[Translate to english:] Nomadin vom Stamm der Rendille fertigt traditionellen Halsschmuck

Why Tourism?

”Tourism is like fire. You can use it to heat your soup or burn down your house!“

A different kind of tourism is necessary…

For many people all over the world, tourism means hope and the risk of poverty at the same time. No question: tourism creates jobs and brings urgently needed economic momentum, especially for countries of the Global South. One in ten jobs worldwide depends on tourism – which amounts to a total of 292 million jobs. In one out of three developing countries, tourism is the main source of foreign exchange. It does not come as a surprise that more and more countries rely on tourism as an economic strategy. The sector is one of the fastest growing industries worldwide – with particularly high growth rates in countries of the Global South. The demand seems to be insatiable. From a level which had already been high, international tourist flows are set to double in just 20 years to 1.8 billion international tourist arrivals by 2030.

Nevertheless, the dark sides of tourism are also visible everywhere. Never before have so many children worldwide become victims of sexual exploitation by tourists. In some places water consumption in the tourism sector exceeds locally available resources; and if aviation and cruise tourism continue to grow as they did in the past, they will by 2050 be responsible for 40 percent of man-made climate change. In many places, fisher folk are evicted or displaced to make way for the construction of resorts and beach hotels. Not only in large European cities, but also at world heritage sites and at particularly beautiful beaches or sights, local people suffer under overly intensive and misguided tourism development.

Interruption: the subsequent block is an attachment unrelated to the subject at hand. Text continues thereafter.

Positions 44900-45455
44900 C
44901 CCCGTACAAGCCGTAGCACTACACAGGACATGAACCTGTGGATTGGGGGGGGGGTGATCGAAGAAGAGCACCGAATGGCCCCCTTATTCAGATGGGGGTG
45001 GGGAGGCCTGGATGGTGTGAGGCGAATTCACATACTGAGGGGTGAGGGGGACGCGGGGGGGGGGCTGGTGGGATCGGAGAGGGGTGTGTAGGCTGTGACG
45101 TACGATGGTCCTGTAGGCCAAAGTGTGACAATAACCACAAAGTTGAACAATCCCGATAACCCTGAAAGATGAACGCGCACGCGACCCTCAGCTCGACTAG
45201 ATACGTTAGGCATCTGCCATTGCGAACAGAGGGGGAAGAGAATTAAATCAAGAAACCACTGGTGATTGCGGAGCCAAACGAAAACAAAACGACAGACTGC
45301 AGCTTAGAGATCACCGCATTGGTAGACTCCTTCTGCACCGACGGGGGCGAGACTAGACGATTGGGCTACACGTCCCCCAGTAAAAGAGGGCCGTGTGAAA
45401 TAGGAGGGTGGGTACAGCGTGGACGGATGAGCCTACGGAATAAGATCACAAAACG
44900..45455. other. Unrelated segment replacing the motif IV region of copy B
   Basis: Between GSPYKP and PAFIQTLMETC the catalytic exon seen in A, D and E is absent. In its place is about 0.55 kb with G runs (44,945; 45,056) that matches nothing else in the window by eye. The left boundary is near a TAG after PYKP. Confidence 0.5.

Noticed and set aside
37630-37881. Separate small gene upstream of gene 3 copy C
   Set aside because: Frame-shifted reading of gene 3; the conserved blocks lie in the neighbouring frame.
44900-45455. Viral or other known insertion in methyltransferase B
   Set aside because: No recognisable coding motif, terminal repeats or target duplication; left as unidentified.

… and possible!

Tourism is growing, but its positive effects on the environment, society and people’s wellbeing are not. There are ways to do things differently!

In many places, initiatives have been launched that offer a different kind of tourism. They include community based eco-lodges and accommodation in host families in many countries of Asia, Latin America, and Africa. On the guidebook market we find tips on how to travel around the world without taking a flight and on how to spend a holiday in India without using plastic bottles. More than 150 labels certify thousands of tourism products and services, the sustainability of which has been verified. A few pioneers in the tourism industry have developed strategies to identify and avoid human rights violations.

The necessary transformation in tourism cannot be achieved unless all players eventually take responsibility!

From policy makers and industry we demand:

  • more participation of local people in the planning and design of tourism
  • more measures to protect human rights in destinations
  • more climate justice, especially for people who don’t travel themselves
  • more corporate responsibility of tour operators, hotels, and airlines

We advise travellers:

  • to intensively prepare for their trips
  • to select tour operators responsibly
  • to chose climate friendly transport to and from the destination
  • to seek more encounters at eye level

For more than 40 years, the churches in Germany have been addressing the impacts of tourism in developing countries. At the beginning, in as early as the 1970s, Asian and Ecumenical groups were the first ones to feel the impacts of growing international tourism, a little later also groups from Africa and Latin America. They requested the churches in Europe to do more to prepare tourists and to raise public awareness of the negative impacts of tourism. Central points of criticism at that time, just as today, were the sexual exploitation of children, the displacement of local people to make way for infrastructure development, the lack of participation and self-determination, and the cultural exploitation of communities and indigenous groups. Environmental damage and poor working conditions have also been issues since the onset of critical reflections on tourism in a development context.